“When was that?” a visitor asks.

“Fifteen days ago,” he says.

A few miles away in the town of Yasha, the Adventist congregation meets under a corrugated tin roof propped up by six-foot sticks and boards.

“This is not a church,” says their 33-year-old pastor, Julio Cesár Jimenez, who also oversees 23 other congregations.

About 75 yards off the road behind their temporary place of worship is the site of what would be their permanent church. But for a year now, the surrounding community hasn’t allowed them to finish construction. Piles of settling dirt still sit next to holes, some with unfinished iron rebar sticking out.

“Since the beginning I knew we had to suffer,” says Agustin Garcia, 64, a farmer, like other members of the Yasha congregation. He’s seen the rage from the community throughout the years—he and his children were beaten and imprisoned. But now it’s no longer the entire community, just the core leaders who still oppose freedom of belief.

His fellow church member Isidro Santiz, 53, is affable and almost easy-going as he describes a similar struggle while becoming an Adventist. He spent more than two years studying the Bible before telling his wife, “We should be willing to accept what we believe as truth.”

Several miles away, in the town of Bajocu, Genaro Vasquez, 40, stands in the corner of his father’s house. He joined the Adventist Church while living in another town and brought the faith back to his home community.

“When my wife and I accepted Adventism, we understood the responsibility of sharing our faith. She said ‘you have to go back and preach to your father.’” His father, then an alcoholic, almost refused to speak to him, insisting he would remain Catholic. Now his father is an Adventist Church member and seated at the evangelistic campaign finishing up at the church a few hundred feet away.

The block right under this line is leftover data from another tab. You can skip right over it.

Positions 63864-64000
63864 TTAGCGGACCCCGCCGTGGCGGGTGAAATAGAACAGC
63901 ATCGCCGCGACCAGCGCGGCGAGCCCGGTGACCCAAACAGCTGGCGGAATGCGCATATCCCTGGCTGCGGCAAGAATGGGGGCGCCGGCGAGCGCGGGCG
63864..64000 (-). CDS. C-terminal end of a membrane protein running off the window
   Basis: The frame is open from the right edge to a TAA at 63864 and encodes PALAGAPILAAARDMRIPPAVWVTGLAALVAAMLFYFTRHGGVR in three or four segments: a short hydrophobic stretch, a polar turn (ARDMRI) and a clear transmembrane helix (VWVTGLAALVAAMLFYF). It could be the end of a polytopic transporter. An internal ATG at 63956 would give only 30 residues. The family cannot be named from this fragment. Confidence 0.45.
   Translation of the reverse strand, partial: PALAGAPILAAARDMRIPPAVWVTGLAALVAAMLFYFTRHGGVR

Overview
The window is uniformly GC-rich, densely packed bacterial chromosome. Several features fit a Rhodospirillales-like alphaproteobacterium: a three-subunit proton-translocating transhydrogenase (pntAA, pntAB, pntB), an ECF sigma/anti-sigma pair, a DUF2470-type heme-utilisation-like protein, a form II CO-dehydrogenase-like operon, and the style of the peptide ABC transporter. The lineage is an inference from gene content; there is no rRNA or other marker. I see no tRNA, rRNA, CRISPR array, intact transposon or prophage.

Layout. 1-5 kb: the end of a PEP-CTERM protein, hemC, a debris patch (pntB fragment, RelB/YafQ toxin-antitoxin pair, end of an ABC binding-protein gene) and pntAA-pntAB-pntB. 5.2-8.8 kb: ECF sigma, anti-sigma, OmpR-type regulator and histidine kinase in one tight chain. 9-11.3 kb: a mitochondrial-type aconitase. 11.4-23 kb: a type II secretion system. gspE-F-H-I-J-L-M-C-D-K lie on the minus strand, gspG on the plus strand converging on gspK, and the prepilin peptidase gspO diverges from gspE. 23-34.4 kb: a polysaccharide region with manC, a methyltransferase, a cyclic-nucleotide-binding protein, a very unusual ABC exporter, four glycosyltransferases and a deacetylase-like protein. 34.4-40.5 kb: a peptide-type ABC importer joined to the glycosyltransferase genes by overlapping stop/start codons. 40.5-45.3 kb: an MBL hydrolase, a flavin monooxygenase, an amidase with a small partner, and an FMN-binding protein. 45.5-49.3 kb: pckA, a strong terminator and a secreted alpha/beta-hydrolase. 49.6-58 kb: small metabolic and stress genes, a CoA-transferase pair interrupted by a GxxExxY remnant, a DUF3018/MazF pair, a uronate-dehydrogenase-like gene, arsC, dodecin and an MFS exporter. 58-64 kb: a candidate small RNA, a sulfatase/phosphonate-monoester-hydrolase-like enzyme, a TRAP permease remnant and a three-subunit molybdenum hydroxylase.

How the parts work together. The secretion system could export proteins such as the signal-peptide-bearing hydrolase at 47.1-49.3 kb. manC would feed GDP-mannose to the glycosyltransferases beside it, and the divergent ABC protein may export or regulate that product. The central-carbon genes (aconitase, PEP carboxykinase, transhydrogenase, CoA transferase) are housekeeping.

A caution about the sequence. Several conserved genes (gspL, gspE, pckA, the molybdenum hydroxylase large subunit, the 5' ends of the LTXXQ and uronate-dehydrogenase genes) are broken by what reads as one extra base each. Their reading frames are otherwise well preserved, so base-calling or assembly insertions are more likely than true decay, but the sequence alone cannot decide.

Many who once refused to grant freedom of belief have become supporters and members of the Adventist Church. Jorge Hernandez, 39, commissioner for the local community here in Plan de Ayala, first learned about the church through his father. In 2001, he sided with Adventists who were mobbed and beaten in public meetings.

He’s now an Adventist.

At the Thursday evening impromptu service, Hernandez addresses the congregation, citing their hope of one day practicing their faith unharmed. “That hope paid off with the growth of this group in this beautiful church,” he says.

Santiz, the woman who once crossed a mob to care for her husband, can’t withhold tears as she recounts the experience of encountering a faith of grace. “They’re tears of joy,” she says. “I want to emphasize the power of the Lord was in action in the midst of the crowd.”

Nine men line the platform to perform a song on classical guitars, smaller requinto guitars, and one big guitarron providing deep bass. The song title perhaps encapsulates their story: “Didn’t I tell you that if you believe you would see the glory of God.”

A crowd of congregants surround a visitor while leaving the church after the service. On the porch in front of the concrete building, Felipe Gomez Alvarez asks if more people will be able to hear about the commitment of his church members.

“Please carry the story of this church to your own church,” he says, explaining his wish to inspire people in other parts of the world.

“Please, take them our regards.”

Raul Lozano contributed to this story